A Policy Response
 
Some school districts are using research on the sleep needs of adolescents to shift school schedules to start later in the day.
 
That can be a good solution for students who live relatively close to school. An 8:30 start time, rather than a 7:45 start time means a 10th grader will likely sleep an extra four hours during the school week.
 
But simply delaying start times won’t necessarily provide a lot of help for rural students. If a student boards a bus at 6:00 in the morning for a standard 8:00 to 3:00 school day, she won’t likely get home until about 5:00 in the afternoon. Working backwards, she will need to be asleep by 8:00 p.m. to wake up at 5:00 a.m. to catch the bus. Assuming an 8:00 bedtime were a realistic expectation for a teenager, this same student would only have about three hours between her arrival home from school in the afternoon and when she needs to be asleep. Enough time for dinner, a few chores, and little else.
 
While this student is wasting four hours a day on a bus, some of her classmates are able to use that time for advanced class work, sports teams and activities, and, yes, sleep. That’s a significant school, college, and ultimately life disadvantage for the student with the long commute.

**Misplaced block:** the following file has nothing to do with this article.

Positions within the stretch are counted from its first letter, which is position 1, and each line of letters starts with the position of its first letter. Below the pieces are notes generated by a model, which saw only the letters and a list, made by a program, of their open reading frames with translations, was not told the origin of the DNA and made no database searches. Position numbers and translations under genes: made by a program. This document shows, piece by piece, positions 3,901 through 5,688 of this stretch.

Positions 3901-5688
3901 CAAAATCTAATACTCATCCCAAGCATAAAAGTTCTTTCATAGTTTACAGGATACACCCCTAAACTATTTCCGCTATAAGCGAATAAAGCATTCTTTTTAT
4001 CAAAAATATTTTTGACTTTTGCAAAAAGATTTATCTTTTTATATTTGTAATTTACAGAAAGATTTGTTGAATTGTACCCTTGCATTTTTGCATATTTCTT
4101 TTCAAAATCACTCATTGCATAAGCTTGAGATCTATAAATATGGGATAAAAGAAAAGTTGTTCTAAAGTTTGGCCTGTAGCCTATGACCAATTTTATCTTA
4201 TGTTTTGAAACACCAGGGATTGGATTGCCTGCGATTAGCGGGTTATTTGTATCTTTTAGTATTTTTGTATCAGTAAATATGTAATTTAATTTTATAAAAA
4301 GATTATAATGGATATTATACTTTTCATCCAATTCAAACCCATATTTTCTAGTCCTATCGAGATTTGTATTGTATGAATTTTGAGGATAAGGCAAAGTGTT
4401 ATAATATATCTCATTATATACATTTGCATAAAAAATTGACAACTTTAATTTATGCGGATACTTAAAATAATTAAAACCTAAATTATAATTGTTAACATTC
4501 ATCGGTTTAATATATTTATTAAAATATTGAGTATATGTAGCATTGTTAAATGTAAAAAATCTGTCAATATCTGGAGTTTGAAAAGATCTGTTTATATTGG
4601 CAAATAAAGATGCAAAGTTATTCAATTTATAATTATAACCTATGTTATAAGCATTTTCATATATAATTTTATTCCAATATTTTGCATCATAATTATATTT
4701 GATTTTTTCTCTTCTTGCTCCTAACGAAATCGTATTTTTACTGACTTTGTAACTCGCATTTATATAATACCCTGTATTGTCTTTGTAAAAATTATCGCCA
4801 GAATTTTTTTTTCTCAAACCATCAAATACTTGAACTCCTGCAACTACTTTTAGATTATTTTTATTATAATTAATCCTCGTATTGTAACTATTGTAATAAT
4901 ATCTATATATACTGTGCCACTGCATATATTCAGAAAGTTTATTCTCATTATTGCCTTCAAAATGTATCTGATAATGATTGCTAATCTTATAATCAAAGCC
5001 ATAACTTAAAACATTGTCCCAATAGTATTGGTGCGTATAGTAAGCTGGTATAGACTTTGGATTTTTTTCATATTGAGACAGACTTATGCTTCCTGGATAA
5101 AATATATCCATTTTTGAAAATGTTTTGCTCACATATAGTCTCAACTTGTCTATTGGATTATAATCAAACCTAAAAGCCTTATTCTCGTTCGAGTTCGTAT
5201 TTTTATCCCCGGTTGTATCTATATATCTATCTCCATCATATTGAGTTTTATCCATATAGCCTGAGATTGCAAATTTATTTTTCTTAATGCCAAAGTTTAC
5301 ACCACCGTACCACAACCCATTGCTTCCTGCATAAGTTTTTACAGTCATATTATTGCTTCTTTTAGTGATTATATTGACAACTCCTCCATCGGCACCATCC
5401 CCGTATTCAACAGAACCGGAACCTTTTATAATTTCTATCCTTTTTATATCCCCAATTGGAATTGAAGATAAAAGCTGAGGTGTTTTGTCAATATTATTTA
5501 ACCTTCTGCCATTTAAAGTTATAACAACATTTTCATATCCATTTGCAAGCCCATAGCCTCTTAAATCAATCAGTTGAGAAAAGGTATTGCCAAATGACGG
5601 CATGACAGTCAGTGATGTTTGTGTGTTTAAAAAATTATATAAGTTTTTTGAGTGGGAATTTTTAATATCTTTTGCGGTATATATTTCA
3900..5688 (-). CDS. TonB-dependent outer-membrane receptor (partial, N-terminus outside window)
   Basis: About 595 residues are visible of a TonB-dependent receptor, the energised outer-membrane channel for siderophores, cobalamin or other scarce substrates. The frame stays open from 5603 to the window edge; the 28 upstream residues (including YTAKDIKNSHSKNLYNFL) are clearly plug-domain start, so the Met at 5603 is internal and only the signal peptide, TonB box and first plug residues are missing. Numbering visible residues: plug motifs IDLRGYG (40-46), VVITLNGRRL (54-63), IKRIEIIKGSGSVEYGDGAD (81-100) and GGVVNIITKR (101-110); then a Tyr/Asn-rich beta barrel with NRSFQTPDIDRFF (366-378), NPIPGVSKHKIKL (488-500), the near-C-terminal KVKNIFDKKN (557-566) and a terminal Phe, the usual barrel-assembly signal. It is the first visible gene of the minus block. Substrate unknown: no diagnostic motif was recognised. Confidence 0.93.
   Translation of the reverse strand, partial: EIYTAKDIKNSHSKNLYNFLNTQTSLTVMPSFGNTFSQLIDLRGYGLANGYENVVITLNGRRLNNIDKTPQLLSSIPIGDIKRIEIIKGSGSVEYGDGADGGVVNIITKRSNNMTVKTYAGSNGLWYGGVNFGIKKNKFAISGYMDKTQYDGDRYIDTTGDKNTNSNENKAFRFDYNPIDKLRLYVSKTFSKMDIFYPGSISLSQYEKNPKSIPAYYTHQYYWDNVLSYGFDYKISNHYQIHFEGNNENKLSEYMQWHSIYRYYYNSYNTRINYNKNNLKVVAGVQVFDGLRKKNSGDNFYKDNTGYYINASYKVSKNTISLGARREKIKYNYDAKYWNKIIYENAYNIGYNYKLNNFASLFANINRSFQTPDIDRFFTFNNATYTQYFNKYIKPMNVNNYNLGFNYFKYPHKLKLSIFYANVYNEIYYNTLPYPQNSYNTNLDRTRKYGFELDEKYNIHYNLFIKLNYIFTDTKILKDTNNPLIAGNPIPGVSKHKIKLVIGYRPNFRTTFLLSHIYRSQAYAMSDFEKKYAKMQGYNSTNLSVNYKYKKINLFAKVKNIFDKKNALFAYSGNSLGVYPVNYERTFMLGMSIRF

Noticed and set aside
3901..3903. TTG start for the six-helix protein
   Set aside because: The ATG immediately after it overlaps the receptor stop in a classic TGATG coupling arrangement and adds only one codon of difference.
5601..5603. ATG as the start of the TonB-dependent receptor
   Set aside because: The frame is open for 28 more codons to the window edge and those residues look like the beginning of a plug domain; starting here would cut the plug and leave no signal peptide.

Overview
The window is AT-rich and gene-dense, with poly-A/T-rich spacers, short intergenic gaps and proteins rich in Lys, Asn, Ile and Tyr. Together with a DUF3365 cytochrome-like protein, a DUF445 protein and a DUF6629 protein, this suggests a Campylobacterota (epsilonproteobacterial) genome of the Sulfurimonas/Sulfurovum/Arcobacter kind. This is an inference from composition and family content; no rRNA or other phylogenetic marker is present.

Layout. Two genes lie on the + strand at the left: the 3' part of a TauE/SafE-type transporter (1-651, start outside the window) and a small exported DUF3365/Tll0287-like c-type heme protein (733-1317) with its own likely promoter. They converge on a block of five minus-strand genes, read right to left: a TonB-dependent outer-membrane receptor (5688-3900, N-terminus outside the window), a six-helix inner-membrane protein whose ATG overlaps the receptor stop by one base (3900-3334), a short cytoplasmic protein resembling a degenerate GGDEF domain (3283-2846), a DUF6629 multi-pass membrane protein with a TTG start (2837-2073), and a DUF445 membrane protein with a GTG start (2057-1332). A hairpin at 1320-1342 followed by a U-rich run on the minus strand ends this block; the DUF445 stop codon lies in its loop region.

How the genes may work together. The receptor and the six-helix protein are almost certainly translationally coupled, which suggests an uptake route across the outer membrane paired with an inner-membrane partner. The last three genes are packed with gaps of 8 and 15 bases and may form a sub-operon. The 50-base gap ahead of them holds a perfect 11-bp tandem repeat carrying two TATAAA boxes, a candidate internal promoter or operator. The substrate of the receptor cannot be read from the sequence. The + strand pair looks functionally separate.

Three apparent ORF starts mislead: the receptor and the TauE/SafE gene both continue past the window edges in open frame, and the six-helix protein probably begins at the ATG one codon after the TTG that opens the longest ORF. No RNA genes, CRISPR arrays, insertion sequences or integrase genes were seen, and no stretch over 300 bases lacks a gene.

Changing the school start time won’t create more evening free time for this rural student, nor will it provide significant relief on the morning wake-up time. But keeping the school close by will.
 
Some rural education activists are using sleep research to help make the case for keeping small schools in rural communities.
 
State officials and local school boards interested in improving student achievement and keeping students in school would serve themselves as well as rural students well by paying attention to this significant medical and educational evidence.
 
Wolfson, Amy R. , and Mary A. Carskadon. "Understanding adolescents' sleep patterns and school performance: a critical appraisal," Sleep Medicine Reviews 7, 6 (2003): 491-506. http://linkinghub.elsevier.com/retrieve/pii/S1087079203900037.

Read more from the April 2009
Rural Policy Matters.